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I'm writing a Windows 8 Metro app in C#/XAML.

One of the core functions is to call out to a JSON API and display thumbnail results. I've got that working, but the JSON API is a paged-based API, so I can fetch the first page of 25 results, the next page of 25 results, and so on. On some queries, there are thousands and thousands of results, and I'd like the user to be able to swipe through them, flow-style.

What's the best-practice way to implement continuous results, where I swipe to the right or down and it auto-fills, similar to viewing images on Pinterest?

Is there a dedicated control that does this, or do I embed some kind of listener control and watch its visible state, or something else? Thanks for any help!

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Sounds like reactive extensions would help? –  Baboon Mar 13 '12 at 22:24
    
Perhaps a solution involves inserting items into a list control, and then adding a marker link maybe 75% of the way through the loaded list, and watching its IsVisibleChanged event on the UIElement? msdn.microsoft.com/en-us/library/… –  user61307 Mar 14 '12 at 2:47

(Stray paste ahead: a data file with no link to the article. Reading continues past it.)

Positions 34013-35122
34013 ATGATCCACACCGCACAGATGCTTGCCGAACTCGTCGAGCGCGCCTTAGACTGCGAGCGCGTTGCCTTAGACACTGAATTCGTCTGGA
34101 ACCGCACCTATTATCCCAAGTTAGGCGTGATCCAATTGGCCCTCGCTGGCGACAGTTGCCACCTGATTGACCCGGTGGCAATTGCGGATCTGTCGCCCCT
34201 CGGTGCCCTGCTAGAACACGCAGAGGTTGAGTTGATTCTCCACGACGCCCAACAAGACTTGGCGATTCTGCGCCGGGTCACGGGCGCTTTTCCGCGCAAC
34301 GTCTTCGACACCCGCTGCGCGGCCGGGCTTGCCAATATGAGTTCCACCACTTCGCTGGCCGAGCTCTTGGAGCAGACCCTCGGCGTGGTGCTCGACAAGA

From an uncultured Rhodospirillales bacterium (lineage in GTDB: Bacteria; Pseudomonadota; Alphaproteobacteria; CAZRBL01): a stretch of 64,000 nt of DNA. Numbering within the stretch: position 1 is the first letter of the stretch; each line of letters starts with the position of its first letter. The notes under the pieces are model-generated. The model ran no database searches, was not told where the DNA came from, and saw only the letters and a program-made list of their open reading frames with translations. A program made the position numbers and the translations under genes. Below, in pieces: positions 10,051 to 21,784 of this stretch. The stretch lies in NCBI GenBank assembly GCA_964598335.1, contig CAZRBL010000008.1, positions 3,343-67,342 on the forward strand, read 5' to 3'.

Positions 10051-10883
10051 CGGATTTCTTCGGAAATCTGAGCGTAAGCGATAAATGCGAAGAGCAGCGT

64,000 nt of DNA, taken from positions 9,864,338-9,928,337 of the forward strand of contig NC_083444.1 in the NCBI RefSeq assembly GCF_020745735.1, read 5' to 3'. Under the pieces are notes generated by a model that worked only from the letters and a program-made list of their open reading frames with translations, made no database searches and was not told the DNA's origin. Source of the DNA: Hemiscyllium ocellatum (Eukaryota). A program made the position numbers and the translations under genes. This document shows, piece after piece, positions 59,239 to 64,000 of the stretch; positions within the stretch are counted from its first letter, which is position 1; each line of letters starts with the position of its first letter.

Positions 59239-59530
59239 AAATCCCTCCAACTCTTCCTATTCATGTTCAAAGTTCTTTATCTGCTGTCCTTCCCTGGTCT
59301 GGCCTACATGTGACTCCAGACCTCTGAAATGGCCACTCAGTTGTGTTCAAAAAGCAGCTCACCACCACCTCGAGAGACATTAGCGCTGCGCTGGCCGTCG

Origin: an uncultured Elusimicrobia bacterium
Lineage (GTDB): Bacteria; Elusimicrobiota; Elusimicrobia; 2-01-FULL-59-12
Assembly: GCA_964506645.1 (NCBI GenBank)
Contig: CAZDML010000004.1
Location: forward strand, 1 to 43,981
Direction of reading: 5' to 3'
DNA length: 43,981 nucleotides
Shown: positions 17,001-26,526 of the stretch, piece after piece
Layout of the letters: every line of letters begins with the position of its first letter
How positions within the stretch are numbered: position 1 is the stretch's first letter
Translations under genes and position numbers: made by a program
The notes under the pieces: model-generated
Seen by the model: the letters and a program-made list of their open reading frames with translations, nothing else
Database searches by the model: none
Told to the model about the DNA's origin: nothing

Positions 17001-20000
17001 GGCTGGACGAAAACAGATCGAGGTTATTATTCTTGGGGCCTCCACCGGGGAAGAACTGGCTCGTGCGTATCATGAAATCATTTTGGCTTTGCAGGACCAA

@user61307 IsVisibleChanged does not exist in WinRT –  Carlo Aug 16 '12 at 17:24

3 Answers 3

up vote 2 down vote accepted

You're collection needs to implement ISupportIncrementalLoading. The strategy for handling this scenario changed from the developer preview. I can't find any examples of using this interface in the consumer preview but there is one that targets the developer preview on the metro forums.

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Create a ListBox and set its ItemPanel to StackPanel which is ordered horizontally. Then bind ListBox's ItemsSource to an ObservableCollection which keeps your thumbnails. Write a function that populates this ObservableCollection and call this function from somewhere asynchronously with Dispatcher.BeginInvoke.

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But how do I seamlessly (and appropriately) load the 2nd and 3rd and 4th page of results... ? –  user61307 Mar 9 '12 at 16:08

If your problem is not about having a lot of loaded items then you can query the total number of results on your JSON API then create all the items, and asynchronously call a Load method that fills their data.

This will give you empty tiles until data is loaded and will progressively show more and more tiles.

A few thousand items in a listbox should work flawlessly.

I've seen a demo with 1000 and there were no problems.

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